Ok, so that is a good beginning to this who write up. I spent a lot of time transporting barriers, planning out a track, discussing things with people important to the event, and stuff like that. On the first morning of the two day event it was raining so hard the venue was flooded under a couple inches of water, and I was a bit nervous to run an experimental event which could go so wrong under the best of conditions. But I am stubborn as hell and plowed on, and we setup everything over the course of 4 hours or so before everyone arrived at the venue. The rain quit, leaving a wet mess of everything as driving began on our silly course layout. Some of the drivers told me they flat out hated the idea, some were excited, but again, I am stubborn and we plowed on regardless of what everyone thought. As the track dried out over the next few hours I got to drive my Mustang a bit on track with everyone in tandem, and magic happened. The track was extremely fun even though it was crazy small. The tandem was pretty close even though we all had no idea where anyone was going. The track was extremely fun, the format was fun, I would even dare say it bordered on comically fun. The crowd LOVED it. Some of the drivers that disliked it came around by the end of the second day, a few still disliked it, but I would say the majority enjoyed it a lot. TXSL comp went pretty smoothly, as smoothly as ever I would say, and as the sun went down the drinks came out and everyone had fun. The weather was beautiful and was great for camping with your friends under the star light of the small town sky.
Fast forward to day two and the driving got even better on the tiny track. We successfully fit 20 cars on track at once, on a track the runs back over itself, and with no layout. It was a blast and hilarious, and we have the video to prove it. Everything went smoothly, we played bumper cars over and over again, with so much car on car and car on barrier contact it was crazy. No cars were serious hurt to my knowledge, but some of the slower sections were a bit hard on axles. Proam comp went off very smoothly, and at the beginning of the day I think ALL the drivers had a blast, and the only remaining complaints from the format were that a few drivers thought Proam should only be high speed tracks. I can see their point of view, and I think that this track layout would be best suited to a fun event and not a comp, although comps bring all the drivers out and fun days do not, so in order to do something like this again the event should probably be a comp.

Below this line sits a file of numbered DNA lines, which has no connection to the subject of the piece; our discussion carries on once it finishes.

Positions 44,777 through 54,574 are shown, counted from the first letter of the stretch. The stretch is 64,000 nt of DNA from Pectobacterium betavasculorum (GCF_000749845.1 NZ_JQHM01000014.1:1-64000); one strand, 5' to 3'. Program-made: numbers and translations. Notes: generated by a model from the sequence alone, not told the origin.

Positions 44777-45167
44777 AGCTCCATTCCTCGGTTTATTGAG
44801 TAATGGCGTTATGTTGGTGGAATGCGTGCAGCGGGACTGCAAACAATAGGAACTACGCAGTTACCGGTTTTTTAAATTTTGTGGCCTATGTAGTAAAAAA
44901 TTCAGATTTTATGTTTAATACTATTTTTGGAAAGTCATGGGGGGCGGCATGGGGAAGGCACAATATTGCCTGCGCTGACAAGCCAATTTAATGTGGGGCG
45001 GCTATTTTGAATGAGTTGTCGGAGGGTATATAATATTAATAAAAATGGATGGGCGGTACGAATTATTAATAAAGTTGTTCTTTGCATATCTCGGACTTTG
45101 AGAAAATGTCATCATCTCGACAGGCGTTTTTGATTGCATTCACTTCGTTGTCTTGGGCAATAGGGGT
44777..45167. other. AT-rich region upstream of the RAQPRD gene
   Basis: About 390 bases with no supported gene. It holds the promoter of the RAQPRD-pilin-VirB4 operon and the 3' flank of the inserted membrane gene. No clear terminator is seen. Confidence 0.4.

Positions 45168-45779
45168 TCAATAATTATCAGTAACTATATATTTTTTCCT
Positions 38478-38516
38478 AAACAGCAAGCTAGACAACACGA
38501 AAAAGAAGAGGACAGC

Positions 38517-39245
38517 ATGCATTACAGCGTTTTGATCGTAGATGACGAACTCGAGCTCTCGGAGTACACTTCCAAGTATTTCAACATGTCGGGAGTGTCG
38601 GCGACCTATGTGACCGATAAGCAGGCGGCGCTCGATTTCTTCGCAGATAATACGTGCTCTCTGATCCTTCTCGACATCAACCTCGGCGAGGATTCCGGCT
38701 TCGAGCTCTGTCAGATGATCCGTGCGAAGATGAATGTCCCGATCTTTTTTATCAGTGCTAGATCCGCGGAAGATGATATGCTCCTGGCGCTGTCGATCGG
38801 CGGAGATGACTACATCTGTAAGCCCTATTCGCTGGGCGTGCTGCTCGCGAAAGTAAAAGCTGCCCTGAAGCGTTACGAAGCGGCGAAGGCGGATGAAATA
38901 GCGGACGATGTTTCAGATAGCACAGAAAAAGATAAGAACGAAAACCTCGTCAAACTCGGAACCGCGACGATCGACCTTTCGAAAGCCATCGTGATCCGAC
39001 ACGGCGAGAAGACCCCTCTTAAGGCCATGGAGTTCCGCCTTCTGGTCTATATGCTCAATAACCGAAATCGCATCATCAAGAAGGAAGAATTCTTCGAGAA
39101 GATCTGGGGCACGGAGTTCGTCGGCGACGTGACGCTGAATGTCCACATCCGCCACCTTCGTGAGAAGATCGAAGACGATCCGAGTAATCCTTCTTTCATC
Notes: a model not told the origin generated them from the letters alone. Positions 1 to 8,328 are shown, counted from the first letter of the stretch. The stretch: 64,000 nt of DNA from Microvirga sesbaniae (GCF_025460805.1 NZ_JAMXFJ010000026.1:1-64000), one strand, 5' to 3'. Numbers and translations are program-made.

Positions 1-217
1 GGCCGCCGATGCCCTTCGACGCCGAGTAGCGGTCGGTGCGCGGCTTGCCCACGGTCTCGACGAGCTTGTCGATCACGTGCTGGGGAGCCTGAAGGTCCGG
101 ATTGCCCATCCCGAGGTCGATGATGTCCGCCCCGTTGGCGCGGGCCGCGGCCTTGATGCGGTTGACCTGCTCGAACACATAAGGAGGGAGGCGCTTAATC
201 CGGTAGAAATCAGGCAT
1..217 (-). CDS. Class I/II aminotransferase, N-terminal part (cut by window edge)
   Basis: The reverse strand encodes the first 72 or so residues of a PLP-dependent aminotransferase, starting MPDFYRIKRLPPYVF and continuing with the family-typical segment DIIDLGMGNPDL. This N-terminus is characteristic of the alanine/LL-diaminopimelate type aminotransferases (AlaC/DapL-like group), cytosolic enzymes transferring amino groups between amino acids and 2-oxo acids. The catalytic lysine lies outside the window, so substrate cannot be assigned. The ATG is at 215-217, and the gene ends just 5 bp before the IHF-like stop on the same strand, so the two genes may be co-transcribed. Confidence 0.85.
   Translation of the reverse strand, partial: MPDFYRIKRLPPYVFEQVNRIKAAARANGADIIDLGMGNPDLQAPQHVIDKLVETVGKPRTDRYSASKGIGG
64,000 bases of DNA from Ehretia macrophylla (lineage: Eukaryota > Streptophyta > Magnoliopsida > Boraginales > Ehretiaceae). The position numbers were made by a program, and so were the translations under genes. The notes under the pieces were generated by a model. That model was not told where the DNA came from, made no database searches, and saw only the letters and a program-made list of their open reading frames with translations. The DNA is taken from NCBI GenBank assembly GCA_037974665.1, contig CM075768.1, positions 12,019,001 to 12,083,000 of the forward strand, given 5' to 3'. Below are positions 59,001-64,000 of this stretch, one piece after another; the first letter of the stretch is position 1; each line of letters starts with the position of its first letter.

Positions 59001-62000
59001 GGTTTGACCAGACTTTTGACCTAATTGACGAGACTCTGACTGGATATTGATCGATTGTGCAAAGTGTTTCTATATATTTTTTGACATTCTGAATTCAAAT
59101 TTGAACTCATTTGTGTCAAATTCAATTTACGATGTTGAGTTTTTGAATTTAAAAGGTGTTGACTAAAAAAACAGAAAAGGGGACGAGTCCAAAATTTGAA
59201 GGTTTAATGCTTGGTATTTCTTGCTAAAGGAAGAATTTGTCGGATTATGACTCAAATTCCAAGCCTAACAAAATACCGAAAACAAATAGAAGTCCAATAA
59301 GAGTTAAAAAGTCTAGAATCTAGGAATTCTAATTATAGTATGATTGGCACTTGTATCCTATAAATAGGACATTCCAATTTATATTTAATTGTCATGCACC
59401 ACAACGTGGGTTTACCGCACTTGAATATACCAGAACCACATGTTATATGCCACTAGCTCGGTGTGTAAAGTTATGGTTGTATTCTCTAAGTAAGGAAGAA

The verdict? The small track layout with no track layout was a great success in my opinion. I could easily include a higher speed entry into the track layout to hit the check marks of speed for some of the drivers, as well as improving on other little ideas surrounding the event. Pretty much everyone loved the event from the spectators to the drivers, and that is what really matters. I also had another point hammered home to me, which is drifting for me is all about having fun with your friends. It isn’t about pretty cars, fancy tracks, famous people, big money, 1000 hp or anything else. None of those things makes a person have fun. Drifting on a beautiful track all by yourself gets boring really fast. Tandem with rad cool people and playing bumper cars is hilarious fun, the tandem and the people are what make the events amazing, and that is what I should focus on, since Lone Star Drift events are built around the concept of fun above all else. I know some people want serious race cars, strict rule books, stanced out show cars, etc, but focusing on fun is far more important to me, and in my opinion, the health and sustainability of drifting long term.
P.S. I didn’t proof read this.